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Willem (Wilhelm) van Maurik (Maurick, Mourick), born ca. 1625 at [[Utrecht (Utrecht, Netherlands)|Utrecht]], died 1710 at [[Amsterdam (Noord-Holland, Netherlands)|Amsterdam]], was a physician and a Mennonite minister. On 21 February 1658 he was chosen as preacher of the Utrecht Flemish congregation. Being rather progressive and of Collegiant inclination, he was soon involved in trouble with the conservative part of the congregation, particularly with his co-preacher [[Hooghveldt, Robbert van (17th century)|Robbert Jansz van Hoogveldt]], who was very conservative. Van Hoogveldt severely censured van Maurik's officiating in the Waterlander congregation of Rotterdam, and accused him of heresy. Then van Maurik, acting with three co-preachers, [[Heuven, Arent van (17th century)|Arent van Heuven]], [[Aken, Johan Andries van (1623-1706)|Johann Andriesz van Aken]], and [[Aldendorp, Goris Hendriks van (d. 1672)|Goris van Aldendorp]], who were in sympathy with van Maurik, published a confession of faith, <em>Een Belydenisse aengaende de voomaemste Leer-stucken </em>(Utrecht, 1659). Though this confession was couched in orthodox terms, its moderation, laying more stress upon Christian practice than upon Christian doctrine, displeased the conservative leaders of the congregation; van Hoogveldt wrote his <em>Korte doch nodighe Waerschouwinghe</em> (n.p., 1659), and the conservatives felt obliged to present a number of questions to van Maurik and his three colleagues. They at first refused to answer, but finally reluctantly gave a reply. This seems to have satisfied the conservatives; at least in January 1660 peace was restored. But the quarrel arose anew. Apparently at the instigation of van Hoogveldt the city government presented twelve questions, which had been drawn up by the Reformed minister [[Gentman, Cornelis (1617-1696)|Cornelis Gentman]] (see also [[Geuzenvragen|Geuzenvragen]]), to van Maurik. Van Maurik did not reply and the city governors dropped the matter. But now the conservatives, charging van Maurik and his three colleagues with Collegiant sympathies and heresy, arranged a meeting in which the leaders from the outside (<em>[[Buitenmannen|buitenmannen]]</em>) were invited to make a decision. The meeting was held at Utrecht from 29 July- 11 August 1661. Among the buitenmannen, all of whom were conservative leaders, were [[Braght, Tieleman Jansz van (1625-1664)|T. J. van Braght]] from [[Dordrecht (Zuid-Holland, Netherlands)|Dordrecht]], [[Weenigem, Bastiaan van (ca. 1625-1697)|Bastiaan van Weenigem]] and [[Boenes, Jean (d. 1668)|Jean Boenes]] from Rotterdam, and Isaac Snep from Haarlem. On 10 August they suspended van Maurik, van Aldendorp, van Heuven, and Andriesz from their office. Deep dissension arose in the congregation because many members were in sympathy with the suspended preachers. Finally in July 1664 van Maurik with his following withdrew from the main body and began to hold separate meetings. The root of the conflict was the question whether the [[Flemish Mennonites|Flemish]] church was the true and only Christian church on earth. Van Hoogveldt and the conservatives affirmed this question, van Maurik and his followers denied it. The division lasted until 1675, when the two groups reunited. In 1673 van Maurik had moved to Amsterdam. Here he was at once appointed preacher of the Lam and Toren congregation (united Flemish and Waterlander church) and worked in harmony with [[Galenus Abrahamsz de Haan (1622-1706)|Galenus Abrahamsz]], with whom he was so congenial. On 19 April 1706 he stood at the deathbed of Galenus. On 16 May 1706 he commemorated his colleague in a funeral sermon, which was published: <em>Lykreden. Op Galenus Abrahamsz</em> (Amsterdam, n.d.). He also published some posthumous works of Galenus. Besides this and the <em>Belydenisse</em> mentioned before, van Maurik published <em>Wydt-loopiger Verhael van de beklaeglycke onlusten . . . teghen R. van Hoochvelt </em>(Utrecht, 1662) and <em>Verantwoording tegen het Placcaet van de stad Bern</em>. In Amsterdam, as a member of the Committee for Foreign Needs, van Maurik was also active in behalf of the oppressed Swiss Mennonites.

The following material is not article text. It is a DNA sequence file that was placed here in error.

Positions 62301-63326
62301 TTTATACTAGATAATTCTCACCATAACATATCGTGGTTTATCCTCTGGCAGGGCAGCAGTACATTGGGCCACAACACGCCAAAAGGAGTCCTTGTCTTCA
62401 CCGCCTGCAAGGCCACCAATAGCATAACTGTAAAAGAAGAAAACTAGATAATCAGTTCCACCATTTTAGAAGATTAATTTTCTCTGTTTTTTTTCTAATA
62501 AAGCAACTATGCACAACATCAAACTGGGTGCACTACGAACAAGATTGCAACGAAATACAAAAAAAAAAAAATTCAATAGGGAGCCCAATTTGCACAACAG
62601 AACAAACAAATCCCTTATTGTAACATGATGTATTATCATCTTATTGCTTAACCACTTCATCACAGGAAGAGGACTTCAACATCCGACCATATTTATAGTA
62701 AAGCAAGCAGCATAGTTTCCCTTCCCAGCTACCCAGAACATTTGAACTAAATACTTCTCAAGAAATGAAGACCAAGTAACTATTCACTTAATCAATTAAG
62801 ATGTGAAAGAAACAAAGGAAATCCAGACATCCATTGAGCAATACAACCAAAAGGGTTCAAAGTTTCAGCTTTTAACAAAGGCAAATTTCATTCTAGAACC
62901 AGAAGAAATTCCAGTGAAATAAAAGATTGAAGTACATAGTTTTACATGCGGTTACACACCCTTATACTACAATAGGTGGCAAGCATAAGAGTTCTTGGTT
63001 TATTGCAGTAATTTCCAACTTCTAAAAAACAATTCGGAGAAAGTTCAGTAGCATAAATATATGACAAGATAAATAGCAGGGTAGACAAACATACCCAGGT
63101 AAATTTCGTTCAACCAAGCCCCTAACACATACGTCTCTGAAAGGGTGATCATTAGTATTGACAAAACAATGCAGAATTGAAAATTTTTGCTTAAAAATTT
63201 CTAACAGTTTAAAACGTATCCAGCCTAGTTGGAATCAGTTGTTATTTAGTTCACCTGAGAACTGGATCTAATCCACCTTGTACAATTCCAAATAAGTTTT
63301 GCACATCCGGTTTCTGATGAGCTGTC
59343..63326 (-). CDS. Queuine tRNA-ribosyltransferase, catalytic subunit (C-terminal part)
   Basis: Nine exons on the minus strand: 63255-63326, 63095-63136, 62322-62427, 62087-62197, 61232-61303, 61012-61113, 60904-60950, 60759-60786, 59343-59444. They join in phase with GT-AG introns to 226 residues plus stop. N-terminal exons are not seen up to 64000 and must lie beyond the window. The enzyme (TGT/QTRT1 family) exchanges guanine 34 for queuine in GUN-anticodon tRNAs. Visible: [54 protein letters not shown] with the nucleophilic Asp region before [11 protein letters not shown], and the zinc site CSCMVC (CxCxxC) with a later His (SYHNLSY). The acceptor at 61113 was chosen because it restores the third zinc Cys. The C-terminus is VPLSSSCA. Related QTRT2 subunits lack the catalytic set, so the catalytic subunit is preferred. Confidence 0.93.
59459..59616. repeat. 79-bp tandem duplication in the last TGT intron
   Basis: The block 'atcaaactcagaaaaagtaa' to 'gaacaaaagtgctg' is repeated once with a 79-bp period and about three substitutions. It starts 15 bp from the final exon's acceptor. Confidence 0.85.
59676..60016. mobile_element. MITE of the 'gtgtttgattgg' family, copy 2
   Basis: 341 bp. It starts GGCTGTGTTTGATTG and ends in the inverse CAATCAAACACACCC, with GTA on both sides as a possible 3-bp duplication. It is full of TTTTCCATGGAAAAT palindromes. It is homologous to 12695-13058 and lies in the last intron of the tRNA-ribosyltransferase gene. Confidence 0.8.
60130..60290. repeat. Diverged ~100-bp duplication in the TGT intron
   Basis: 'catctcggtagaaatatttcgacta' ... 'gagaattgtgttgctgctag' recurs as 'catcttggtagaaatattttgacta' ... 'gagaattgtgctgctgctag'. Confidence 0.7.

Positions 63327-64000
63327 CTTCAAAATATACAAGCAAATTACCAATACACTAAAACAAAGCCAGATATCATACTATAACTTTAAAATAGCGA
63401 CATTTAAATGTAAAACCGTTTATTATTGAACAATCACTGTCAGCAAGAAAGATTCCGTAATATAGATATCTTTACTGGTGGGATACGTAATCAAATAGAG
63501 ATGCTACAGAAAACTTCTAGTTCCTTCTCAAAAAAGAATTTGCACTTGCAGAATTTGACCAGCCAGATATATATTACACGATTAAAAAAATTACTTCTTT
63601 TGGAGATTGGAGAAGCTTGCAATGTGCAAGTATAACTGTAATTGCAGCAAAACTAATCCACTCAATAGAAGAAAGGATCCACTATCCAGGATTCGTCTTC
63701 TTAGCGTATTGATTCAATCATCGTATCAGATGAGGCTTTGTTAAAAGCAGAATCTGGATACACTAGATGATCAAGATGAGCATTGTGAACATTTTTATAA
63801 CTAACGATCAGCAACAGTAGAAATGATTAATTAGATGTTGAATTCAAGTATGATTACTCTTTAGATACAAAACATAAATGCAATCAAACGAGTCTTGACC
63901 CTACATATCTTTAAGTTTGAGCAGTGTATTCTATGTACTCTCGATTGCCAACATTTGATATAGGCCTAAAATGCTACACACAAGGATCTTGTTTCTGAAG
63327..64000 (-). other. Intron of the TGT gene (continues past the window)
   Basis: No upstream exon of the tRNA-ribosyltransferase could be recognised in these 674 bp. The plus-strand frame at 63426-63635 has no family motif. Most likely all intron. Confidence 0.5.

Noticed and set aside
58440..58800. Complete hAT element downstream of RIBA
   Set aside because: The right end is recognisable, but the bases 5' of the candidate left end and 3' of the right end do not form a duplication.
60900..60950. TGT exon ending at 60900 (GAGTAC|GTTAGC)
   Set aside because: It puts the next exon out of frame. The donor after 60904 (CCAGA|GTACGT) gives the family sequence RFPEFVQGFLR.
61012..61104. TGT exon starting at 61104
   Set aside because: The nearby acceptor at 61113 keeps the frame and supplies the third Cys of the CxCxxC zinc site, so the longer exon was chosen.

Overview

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Willem (Wilhelm) van Maurik (Maurick, Mourick), born ca. 1625 at [[Utrecht (Utrecht, Netherlands)|Utrecht]], died 1710 at [[Amsterdam (Noord-Holland, Netherlands)|Amsterdam]], was a physician and a Mennonite minister. On 21 February 1658 he was chosen as preacher of the Utrecht Flemish congregation. Being rather progressive and of Collegiant inclination, he was soon involved in trouble with the conservative part of the congregation, particularly with his co-preacher [[Hooghveldt, Robbert van (17th century)|Robbert Jansz van Hoogveldt]], who was very conservative. Van Hoogveldt severely censured van Maurik's officiating in the Waterlander congregation of Rotterdam, and accused him of heresy. Then van Maurik, acting with three co-preachers, [[Heuven, Arent van (17th century)|Arent van Heuven]], [[Aken, Johan Andries van (1623-1706)|Johann Andriesz van Aken]], and [[Aldendorp, Goris Hendriks van (d. 1672)|Goris van Aldendorp]], who were in sympathy with van Maurik, published a confession of faith, <em>Een Belydenisse aengaende de voomaemste Leer-stucken </em>(Utrecht, 1659). Though this confession was couched in orthodox terms, its moderation, laying more stress upon Christian practice than upon Christian doctrine, displeased the conservative leaders of the congregation; van Hoogveldt wrote his <em>Korte doch nodighe Waerschouwinghe</em> (n.p., 1659), and the conservatives felt obliged to present a number of questions to van Maurik and his three colleagues. They at first refused to answer, but finally reluctantly gave a reply. This seems to have satisfied the conservatives; at least in January 1660 peace was restored. But the quarrel arose anew. Apparently at the instigation of van Hoogveldt the city government presented twelve questions, which had been drawn up by the Reformed minister [[Gentman, Cornelis (1617-1696)|Cornelis Gentman]] (see also [[Geuzenvragen|Geuzenvragen]]), to van Maurik. Van Maurik did not reply and the city governors dropped the matter. But now the conservatives, charging van Maurik and his three colleagues with Collegiant sympathies and heresy, arranged a meeting in which the leaders from the outside (<em>[[Buitenmannen|buitenmannen]]</em>) were invited to make a decision. The meeting was held at Utrecht from 29 July- 11 August 1661. Among the buitenmannen, all of whom were conservative leaders, were [[Braght, Tieleman Jansz van (1625-1664)|T. J. van Braght]] from [[Dordrecht (Zuid-Holland, Netherlands)|Dordrecht]], [[Weenigem, Bastiaan van (ca. 1625-1697)|Bastiaan van Weenigem]] and [[Boenes, Jean (d. 1668)|Jean Boenes]] from Rotterdam, and Isaac Snep from Haarlem. On 10 August they suspended van Maurik, van Aldendorp, van Heuven, and Andriesz from their office. Deep dissension arose in the congregation because many members were in sympathy with the suspended preachers. Finally in July 1664 van Maurik with his following withdrew from the main body and began to hold separate meetings. The root of the conflict was the question whether the [[Flemish Mennonites|Flemish]] church was the true and only Christian church on earth. Van Hoogveldt and the conservatives affirmed this question, van Maurik and his followers denied it. The division lasted until 1675, when the two groups reunited. In 1673 van Maurik had moved to Amsterdam. Here he was at once appointed preacher of the Lam and Toren congregation (united Flemish and Waterlander church) and worked in harmony with [[Galenus Abrahamsz de Haan (1622-1706)|Galenus Abrahamsz]], with whom he was so congenial. On 19 April 1706 he stood at the deathbed of Galenus. On 16 May 1706 he commemorated his colleague in a funeral sermon, which was published: <em>Lykreden. Op Galenus Abrahamsz</em> (Amsterdam, n.d.). He also published some posthumous works of Galenus. Besides this and the <em>Belydenisse</em> mentioned before, van Maurik published <em>Wydt-loopiger Verhael van de beklaeglycke onlusten . . . teghen R. van Hoochvelt </em>(Utrecht, 1662) and <em>Verantwoording tegen het Placcaet van de stad Bern</em>. In Amsterdam, as a member of the Committee for Foreign Needs, van Maurik was also active in behalf of the oppressed Swiss Mennonites.